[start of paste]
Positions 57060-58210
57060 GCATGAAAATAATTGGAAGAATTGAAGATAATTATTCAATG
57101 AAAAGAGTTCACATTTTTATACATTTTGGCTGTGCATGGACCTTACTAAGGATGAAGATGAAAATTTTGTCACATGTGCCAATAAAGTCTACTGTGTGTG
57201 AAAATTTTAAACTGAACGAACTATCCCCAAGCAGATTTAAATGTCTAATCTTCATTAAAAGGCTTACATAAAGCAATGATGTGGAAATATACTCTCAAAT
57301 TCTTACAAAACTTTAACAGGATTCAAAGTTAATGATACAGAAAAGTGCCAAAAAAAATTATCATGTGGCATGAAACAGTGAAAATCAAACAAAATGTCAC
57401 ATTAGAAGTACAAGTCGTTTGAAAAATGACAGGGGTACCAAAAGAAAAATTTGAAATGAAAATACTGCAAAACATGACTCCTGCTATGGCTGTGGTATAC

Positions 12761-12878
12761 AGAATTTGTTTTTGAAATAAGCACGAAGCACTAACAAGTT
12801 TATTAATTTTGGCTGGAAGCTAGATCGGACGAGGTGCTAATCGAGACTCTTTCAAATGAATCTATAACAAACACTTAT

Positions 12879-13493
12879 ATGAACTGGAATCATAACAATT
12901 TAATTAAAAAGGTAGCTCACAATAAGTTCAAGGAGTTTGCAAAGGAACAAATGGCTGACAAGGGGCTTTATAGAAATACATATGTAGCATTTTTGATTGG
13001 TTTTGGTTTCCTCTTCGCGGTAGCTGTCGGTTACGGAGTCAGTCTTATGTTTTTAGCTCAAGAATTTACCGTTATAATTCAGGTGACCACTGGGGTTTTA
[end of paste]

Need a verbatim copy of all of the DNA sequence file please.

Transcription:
Positions 57060-58210
57060 GCATGAAAATAATTGGAAGAATTGAAGATAATTATTCAATG
57101 AAAAGAGTTCACATTTTTATACATTTTGGCTGTGCATGGACCTTACTAAGGATGAAGATGAAAATTTTGTCACATGTGCCAATAAAGTCTACTGTGTGTG
57201 AAAATTTTAAACTGAACGAACTATCCCCAAGCAGATTTAAATGTCTAATCTTCATTAAAAGGCTTACATAAAGCAATGATGTGGAAATATACTCTCAAAT
57301 TCTTACAAAACTTTAACAGGATTCAAAGTTAATGATACAGAAAAGTGCCAAAAAAAATTATCATGTGGCATGAAACAGTGAAAATCAAACAAAATGTCAC
57401 ATTAGAAGTACAAGTCGTTTGAAAAATGACAGGGGTACCAAAAGAAAAATTTGAAATGAAAATACTGCAAAACATGACTCCTGCTATGGCTGTGGTATAC

Positions 12761-12878
12761 AGAATTTGTTTTTGAAATAAGCACGAAGCACTAACAAGTT
12801 TATTAATTTTGGCTGGAAGCTAGATCGGACGAGGTGCTAATCGAGACTCTTTCAAATGAATCTATAACAAACACTTAT

Positions 12879-13493
12879 ATGAACTGGAATCATAACAATT
12901 TAATTAAAAAGGTAGCTCACAATAAGTTCAAGGAGTTTGCAAAGGAACAAATGGCTGACAAGGGGCTTTATAGAAATACATATGTAGCATTTTTGATTGG
13001 TTTTGGTTTCCTCTTCGCGGTAGCTGTCGGTTACGGAGTCAGTCTTATGTTTTTAGCTCAAGAATTTACCGTTATAATTCAGGTGACCACTGGGGTTTTA